The first Luchos granted freedom to the Jewish people. Not mere political
independence, but eternal life, invulnerable to the angel of death, immune
to the influence of the nations.
But, after worshiping Avoda Zara, the nation was subject to destruction,
and G-d promised to wipe out the entire generation. Hence, the gift of
Torah was rescinded. The Torah, tree of life, is an inappropriate
possession for those subject to imminent death.
This decree was never revoked. The sentence of death still looms. On Rosh
Chodesh Elul, Moshe Rabbeinu returned to Heaven and G-d granted a stay of
execution. This reprieve takes shape in the second Luchos, but, if they,
too, are rejected, Klal Yisrael returns to its original position, with no
right to life.
The popular perception of Rosh HaShanah is the day our future is decided,
determining the course of the upcoming year. Our feeling is that life
itself is a given, what remains to be determined are questions of better or
worse, more or less. Even, perish the thought, perhaps this is the end.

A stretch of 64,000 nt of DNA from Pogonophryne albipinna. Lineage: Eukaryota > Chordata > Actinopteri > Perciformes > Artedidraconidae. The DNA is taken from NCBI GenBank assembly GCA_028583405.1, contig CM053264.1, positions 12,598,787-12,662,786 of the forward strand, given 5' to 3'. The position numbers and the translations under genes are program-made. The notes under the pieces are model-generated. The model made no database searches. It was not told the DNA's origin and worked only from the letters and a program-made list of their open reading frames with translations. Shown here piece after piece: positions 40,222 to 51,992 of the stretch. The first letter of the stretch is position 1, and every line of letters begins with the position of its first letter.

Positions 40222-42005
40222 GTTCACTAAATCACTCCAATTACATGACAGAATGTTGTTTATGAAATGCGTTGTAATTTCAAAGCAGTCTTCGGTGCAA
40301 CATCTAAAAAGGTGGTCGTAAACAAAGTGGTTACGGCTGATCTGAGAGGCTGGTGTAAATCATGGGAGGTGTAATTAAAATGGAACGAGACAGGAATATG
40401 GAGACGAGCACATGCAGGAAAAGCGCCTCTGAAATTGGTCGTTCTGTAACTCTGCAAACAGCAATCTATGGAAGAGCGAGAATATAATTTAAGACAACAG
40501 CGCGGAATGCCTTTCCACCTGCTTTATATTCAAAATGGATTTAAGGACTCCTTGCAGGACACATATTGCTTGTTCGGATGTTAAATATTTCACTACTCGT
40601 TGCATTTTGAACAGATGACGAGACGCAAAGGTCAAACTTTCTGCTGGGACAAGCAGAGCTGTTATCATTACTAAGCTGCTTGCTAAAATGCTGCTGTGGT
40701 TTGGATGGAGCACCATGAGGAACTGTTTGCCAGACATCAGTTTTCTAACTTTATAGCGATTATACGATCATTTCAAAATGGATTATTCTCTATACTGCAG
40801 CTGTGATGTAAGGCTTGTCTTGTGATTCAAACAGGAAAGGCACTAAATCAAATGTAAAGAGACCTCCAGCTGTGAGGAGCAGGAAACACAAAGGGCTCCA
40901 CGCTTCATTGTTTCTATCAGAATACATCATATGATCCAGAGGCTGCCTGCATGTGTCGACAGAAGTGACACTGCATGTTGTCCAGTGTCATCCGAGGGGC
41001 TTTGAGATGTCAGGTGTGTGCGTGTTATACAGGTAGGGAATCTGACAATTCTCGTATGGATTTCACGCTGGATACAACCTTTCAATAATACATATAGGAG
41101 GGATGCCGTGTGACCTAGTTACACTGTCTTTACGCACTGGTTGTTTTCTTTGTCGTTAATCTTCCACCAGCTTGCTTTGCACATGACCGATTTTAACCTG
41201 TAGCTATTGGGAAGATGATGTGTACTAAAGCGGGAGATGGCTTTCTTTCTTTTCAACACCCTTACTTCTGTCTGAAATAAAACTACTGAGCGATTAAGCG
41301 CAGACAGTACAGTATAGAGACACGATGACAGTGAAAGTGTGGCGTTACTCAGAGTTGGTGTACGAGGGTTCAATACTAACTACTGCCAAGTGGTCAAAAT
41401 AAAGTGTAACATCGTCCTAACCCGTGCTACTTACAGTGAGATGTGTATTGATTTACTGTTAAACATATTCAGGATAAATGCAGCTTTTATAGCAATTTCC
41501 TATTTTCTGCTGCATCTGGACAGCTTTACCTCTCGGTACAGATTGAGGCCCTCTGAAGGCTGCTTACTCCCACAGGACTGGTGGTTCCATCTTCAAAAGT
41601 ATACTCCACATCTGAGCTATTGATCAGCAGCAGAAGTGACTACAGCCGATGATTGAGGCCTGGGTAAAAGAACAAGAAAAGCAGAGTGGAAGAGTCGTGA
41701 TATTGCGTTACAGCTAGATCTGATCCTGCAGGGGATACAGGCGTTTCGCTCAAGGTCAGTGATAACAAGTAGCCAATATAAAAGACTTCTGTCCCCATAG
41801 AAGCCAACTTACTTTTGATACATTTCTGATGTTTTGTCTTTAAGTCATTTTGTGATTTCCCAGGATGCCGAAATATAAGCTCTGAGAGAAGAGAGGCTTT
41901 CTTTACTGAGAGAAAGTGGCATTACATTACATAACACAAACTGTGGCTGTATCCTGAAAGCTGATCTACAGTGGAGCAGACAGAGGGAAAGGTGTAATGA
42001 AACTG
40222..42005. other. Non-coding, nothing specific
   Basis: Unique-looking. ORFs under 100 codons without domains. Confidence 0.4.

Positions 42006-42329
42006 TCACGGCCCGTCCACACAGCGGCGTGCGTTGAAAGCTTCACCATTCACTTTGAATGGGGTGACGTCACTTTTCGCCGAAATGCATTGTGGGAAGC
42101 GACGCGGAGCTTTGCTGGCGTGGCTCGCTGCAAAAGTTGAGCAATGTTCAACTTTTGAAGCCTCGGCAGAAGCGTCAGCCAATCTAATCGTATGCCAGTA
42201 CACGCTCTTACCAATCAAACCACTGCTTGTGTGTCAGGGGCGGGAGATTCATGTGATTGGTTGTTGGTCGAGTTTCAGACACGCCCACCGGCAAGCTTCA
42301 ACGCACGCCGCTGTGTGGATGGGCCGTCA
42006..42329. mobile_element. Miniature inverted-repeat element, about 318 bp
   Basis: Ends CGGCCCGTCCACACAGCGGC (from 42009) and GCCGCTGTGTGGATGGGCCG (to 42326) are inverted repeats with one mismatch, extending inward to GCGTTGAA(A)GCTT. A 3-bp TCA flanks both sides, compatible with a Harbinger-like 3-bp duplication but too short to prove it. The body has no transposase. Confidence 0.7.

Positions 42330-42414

The truth is a bit different.
It is the original sound of Har Sinai that resonates on Rosh HaShanah.
Man can choose between two different dimensions, a life of Torah, or the
death sentence of the Egel. For those who cling to the Etz Chaim, their
connection to life itself is renewed once again.
Simply put, it is not daily events that are being ordained, but it is the
essence of life that hangs in the balance. Are we citizens of the world
that is called life?
If the major part of our waking day is spent dreaming of the fantasies that
modern culture provides, our conscious identity dissolves in a world of
make-believe. The Torah, in contrast, is utter truth, and eternally so. Its
hallowed words provide refuge for those seeking escape from oblivion.